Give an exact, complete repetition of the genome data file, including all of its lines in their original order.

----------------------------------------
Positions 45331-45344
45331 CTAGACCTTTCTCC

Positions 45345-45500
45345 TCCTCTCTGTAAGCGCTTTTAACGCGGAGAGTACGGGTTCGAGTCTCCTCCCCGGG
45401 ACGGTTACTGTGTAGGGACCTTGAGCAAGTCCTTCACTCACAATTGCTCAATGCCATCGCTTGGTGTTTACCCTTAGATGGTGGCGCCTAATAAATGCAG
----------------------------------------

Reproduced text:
Positions 45331-45344
45331 CTAGACCTTTCTCC

Positions 45345-45500
45345 TCCTCTCTGTAAGCGCTTTTAACGCGGAGAGTACGGGTTCGAGTCTCCTCCCCGGG
45401 ACGGTTACTGTGTAGGGACCTTGAGCAAGTCCTTCACTCACAATTGCTCAATGCCATCGCTTGGTGTTTACCCTTAGATGGTGGCGCCTAATAAATGCAG